On Monday, July 26, 2021, the FCC released a Further Notice of Proposed Rulemaking (“FNPRM”) that seeks to refresh the record in the Commission’s Broadcast and Cable Equal Employment Opportunity (“EEO”) Rules proceeding. The FNPRM is the first step in the Commission’s efforts to revive use of FCC Form 395-B for the purpose of identifying the broadcast industry’s ethnic and gender composition. This advisory details the FCC’s history of EEO rules and procedures, discusses the Commission’s plans, and outlines the opportunity for the broadcast industry to provide comments and proposals.
FCC’s EEO Rules History: The Communications Act (“the Act”) requires the FCC to collect workforce composition data from broadcasters on an annual basis. Prior to 2001, the Commission used FCC Form 395-B to collect that data. However, two decisions of the D.C. Circuit—Lutheran Church – Missouri Synod v. FCC and MD/DC/DE Broadcasters Association v. FCC—found the Commission’s use of the Form 395-B data to assess compliance with EEO requirements to be unconstitutional. Filing of the form has not been required and data have not been collected since 2001. The Commission also revised the rules in 2004, but suspended the collection of Form 395-B because of outstanding questions regarding the confidentiality of employment data collection. For the past twenty years, the FCC has not collected Form 395-B data, yet the statutory requirement remains in effect.
FCC’s Proposals: Throughout the FNPRM, the FCC attempts to strike a balance between the public necessity in collecting industry-wide EEO data, the broadcast industry’s reluctance to publically report licensee EEO data, and the Congressional mandate to compile EEO data. The FNPRM does not propose any specific amendments to the Form 395-B format or reporting requirements. Instead, the FCC appears to favor a regime consistent with the Communications Act requiring the confidential, non-station-attributed collection of Form 395-B data that will be used only in analyzing industry trends and compiling reports for Congress. Each major consideration and the nature of the comments sought are set forth below.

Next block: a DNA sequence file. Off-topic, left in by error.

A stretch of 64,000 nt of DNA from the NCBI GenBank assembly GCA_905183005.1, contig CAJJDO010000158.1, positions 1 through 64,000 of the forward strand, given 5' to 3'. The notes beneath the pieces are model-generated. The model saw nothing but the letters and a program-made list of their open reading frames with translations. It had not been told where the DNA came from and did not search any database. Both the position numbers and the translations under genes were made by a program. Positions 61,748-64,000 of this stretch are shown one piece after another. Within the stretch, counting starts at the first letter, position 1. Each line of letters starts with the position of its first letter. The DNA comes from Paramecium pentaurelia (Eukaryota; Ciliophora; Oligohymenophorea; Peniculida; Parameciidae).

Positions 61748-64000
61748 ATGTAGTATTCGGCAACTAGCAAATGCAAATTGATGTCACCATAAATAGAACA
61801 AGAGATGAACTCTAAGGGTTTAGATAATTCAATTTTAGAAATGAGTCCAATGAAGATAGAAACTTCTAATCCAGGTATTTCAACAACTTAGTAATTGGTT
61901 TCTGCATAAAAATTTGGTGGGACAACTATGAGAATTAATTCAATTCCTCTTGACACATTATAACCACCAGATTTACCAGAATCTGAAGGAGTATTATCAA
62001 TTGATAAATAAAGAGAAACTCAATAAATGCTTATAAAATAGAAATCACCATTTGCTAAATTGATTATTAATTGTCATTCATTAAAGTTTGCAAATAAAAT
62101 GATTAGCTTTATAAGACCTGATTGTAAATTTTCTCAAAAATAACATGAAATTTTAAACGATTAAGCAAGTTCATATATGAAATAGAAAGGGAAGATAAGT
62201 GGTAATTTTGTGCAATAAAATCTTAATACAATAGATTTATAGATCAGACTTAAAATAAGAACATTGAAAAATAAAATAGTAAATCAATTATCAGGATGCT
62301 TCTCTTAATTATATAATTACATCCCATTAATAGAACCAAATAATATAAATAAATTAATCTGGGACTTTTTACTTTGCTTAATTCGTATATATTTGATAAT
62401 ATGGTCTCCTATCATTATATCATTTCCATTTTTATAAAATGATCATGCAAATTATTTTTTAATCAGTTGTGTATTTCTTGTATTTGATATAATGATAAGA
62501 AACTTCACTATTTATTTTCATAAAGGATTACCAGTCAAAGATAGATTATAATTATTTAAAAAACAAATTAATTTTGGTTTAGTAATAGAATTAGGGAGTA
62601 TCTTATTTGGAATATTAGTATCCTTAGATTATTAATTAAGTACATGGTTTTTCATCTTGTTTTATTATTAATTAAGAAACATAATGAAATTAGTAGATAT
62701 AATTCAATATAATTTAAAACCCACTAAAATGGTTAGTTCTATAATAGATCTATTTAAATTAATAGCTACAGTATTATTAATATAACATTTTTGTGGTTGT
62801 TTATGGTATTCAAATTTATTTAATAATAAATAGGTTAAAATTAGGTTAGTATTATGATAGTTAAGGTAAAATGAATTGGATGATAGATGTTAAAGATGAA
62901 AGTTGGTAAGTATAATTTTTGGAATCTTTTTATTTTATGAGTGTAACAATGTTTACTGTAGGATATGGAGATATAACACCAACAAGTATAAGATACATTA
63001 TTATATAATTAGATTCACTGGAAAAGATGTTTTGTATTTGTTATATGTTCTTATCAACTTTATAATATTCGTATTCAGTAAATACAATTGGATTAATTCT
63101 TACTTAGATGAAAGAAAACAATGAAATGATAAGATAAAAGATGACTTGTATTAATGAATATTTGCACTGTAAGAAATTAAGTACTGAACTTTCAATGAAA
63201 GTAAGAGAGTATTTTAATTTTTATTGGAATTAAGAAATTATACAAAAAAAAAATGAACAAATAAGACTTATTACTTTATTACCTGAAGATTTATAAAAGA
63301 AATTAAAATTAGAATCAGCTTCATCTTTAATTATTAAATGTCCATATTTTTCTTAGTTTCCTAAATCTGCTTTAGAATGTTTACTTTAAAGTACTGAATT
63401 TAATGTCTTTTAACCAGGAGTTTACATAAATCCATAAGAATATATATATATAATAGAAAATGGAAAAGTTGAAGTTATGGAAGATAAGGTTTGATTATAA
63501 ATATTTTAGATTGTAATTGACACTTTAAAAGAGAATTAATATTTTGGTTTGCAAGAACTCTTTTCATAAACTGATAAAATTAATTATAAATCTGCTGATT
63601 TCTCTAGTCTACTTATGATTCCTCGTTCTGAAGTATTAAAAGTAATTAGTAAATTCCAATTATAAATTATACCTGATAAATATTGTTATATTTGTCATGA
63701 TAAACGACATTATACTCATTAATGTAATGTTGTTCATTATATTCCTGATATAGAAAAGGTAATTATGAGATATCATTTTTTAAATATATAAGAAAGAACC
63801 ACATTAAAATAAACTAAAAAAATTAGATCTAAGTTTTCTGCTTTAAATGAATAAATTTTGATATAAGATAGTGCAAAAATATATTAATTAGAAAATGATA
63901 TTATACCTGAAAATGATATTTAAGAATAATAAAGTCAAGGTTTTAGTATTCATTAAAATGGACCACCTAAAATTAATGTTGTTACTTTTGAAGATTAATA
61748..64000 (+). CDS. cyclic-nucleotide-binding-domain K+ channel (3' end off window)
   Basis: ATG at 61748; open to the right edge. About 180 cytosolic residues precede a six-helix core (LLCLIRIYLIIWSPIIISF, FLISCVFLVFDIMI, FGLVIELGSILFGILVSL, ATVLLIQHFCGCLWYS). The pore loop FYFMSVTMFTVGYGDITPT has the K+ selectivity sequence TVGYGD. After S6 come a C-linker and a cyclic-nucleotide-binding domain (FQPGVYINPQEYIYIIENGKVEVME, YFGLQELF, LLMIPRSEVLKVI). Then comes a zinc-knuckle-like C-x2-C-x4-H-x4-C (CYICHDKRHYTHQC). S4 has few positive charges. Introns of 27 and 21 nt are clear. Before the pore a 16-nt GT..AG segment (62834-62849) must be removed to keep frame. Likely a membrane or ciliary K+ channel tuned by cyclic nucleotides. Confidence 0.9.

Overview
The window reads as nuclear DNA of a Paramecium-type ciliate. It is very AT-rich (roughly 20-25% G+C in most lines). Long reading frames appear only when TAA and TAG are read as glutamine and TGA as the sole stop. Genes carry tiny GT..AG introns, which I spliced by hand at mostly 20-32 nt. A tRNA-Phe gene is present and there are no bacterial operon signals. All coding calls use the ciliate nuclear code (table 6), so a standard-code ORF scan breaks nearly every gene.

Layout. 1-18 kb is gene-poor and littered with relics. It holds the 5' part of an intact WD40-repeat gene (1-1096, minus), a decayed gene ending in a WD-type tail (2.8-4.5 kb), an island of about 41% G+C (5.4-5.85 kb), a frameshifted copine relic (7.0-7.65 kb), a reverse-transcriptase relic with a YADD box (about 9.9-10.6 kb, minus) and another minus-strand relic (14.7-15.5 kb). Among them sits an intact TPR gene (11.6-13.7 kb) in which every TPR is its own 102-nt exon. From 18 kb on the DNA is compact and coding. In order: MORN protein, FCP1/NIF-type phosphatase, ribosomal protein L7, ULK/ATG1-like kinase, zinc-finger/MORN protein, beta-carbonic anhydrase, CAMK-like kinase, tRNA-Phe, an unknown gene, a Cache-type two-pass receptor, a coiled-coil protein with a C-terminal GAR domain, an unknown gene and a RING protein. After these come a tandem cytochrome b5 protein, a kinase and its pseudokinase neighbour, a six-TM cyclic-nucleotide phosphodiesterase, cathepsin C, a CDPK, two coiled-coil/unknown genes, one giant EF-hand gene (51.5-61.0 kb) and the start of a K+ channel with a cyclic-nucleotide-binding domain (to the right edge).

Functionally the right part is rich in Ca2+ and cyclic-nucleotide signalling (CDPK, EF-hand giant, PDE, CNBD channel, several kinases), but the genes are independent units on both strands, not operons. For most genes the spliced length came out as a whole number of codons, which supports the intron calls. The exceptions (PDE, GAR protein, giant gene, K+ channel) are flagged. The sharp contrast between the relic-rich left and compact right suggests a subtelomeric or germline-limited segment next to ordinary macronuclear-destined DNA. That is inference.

- Public Necessity: First, the FCC seeks to collect the data for the explicit purposes of analyzing industry trends in EEO practices and for creating reports on the industry trends for Congress. The FCC acknowledges that the D.C. Circuit decisions do not prohibit the collection of Form 395-B data, but restricts how the FCC uses that data. The FCC cannot use Form 395-B information in licensing renewals or to determine compliance with EEO requirements. However, the FCC believes the data to be important for understanding the broadcast media diversity landscape. Acting Charirwoman Rosenworcel and Commissioner Starks both released statements supporting the FNPRM, explaining that the Form 395-B data will be used to understand the media workforce and to develop regulatory actions to ensure equal employment opportunities in the broadcast industry. Therefore, the FNPRM seeks comment on its proposal to use the Form 395-B only to analyze the industry EEO landscape and in reports to Congress.